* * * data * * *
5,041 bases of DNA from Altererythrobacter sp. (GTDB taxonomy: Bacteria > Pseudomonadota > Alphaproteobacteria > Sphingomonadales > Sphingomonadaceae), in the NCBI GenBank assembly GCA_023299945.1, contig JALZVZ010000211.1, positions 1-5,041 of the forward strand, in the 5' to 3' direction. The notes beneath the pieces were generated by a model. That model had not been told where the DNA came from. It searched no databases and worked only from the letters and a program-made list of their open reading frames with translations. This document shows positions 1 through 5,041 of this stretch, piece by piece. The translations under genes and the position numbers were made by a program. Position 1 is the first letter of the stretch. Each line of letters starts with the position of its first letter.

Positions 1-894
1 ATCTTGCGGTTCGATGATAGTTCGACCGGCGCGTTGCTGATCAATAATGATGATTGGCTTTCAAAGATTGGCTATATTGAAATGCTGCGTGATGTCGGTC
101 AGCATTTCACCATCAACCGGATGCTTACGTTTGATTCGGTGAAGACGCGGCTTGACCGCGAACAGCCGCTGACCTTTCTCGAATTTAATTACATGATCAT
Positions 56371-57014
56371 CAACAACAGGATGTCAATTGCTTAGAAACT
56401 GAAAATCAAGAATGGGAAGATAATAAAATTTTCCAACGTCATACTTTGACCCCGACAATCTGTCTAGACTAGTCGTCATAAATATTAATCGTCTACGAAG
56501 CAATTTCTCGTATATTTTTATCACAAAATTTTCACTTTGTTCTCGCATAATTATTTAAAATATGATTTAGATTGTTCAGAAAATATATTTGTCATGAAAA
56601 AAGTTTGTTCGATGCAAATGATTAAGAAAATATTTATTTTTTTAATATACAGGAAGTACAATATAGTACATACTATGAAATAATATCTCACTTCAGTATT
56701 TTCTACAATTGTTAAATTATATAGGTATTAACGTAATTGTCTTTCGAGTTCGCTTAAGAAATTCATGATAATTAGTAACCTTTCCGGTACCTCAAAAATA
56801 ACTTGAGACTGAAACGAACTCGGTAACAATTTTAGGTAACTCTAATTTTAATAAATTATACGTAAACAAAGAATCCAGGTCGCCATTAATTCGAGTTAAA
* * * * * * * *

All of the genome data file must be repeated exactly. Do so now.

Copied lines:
5,041 bases of DNA from Altererythrobacter sp. (GTDB taxonomy: Bacteria > Pseudomonadota > Alphaproteobacteria > Sphingomonadales > Sphingomonadaceae), in the NCBI GenBank assembly GCA_023299945.1, contig JALZVZ010000211.1, positions 1-5,041 of the forward strand, in the 5' to 3' direction. The notes beneath the pieces were generated by a model. That model had not been told where the DNA came from. It searched no databases and worked only from the letters and a program-made list of their open reading frames with translations. This document shows positions 1 through 5,041 of this stretch, piece by piece. The translations under genes and the position numbers were made by a program. Position 1 is the first letter of the stretch. Each line of letters starts with the position of its first letter.

Positions 1-894
1 ATCTTGCGGTTCGATGATAGTTCGACCGGCGCGTTGCTGATCAATAATGATGATTGGCTTTCAAAGATTGGCTATATTGAAATGCTGCGTGATGTCGGTC
101 AGCATTTCACCATCAACCGGATGCTTACGTTTGATTCGGTGAAGACGCGGCTTGACCGCGAACAGCCGCTGACCTTTCTCGAATTTAATTACATGATCAT
Positions 56371-57014
56371 CAACAACAGGATGTCAATTGCTTAGAAACT
56401 GAAAATCAAGAATGGGAAGATAATAAAATTTTCCAACGTCATACTTTGACCCCGACAATCTGTCTAGACTAGTCGTCATAAATATTAATCGTCTACGAAG
56501 CAATTTCTCGTATATTTTTATCACAAAATTTTCACTTTGTTCTCGCATAATTATTTAAAATATGATTTAGATTGTTCAGAAAATATATTTGTCATGAAAA
56601 AAGTTTGTTCGATGCAAATGATTAAGAAAATATTTATTTTTTTAATATACAGGAAGTACAATATAGTACATACTATGAAATAATATCTCACTTCAGTATT
56701 TTCTACAATTGTTAAATTATATAGGTATTAACGTAATTGTCTTTCGAGTTCGCTTAAGAAATTCATGATAATTAGTAACCTTTCCGGTACCTCAAAAATA
56801 ACTTGAGACTGAAACGAACTCGGTAACAATTTTAGGTAACTCTAATTTTAATAAATTATACGTAAACAAAGAATCCAGGTCGCCATTAATTCGAGTTAAA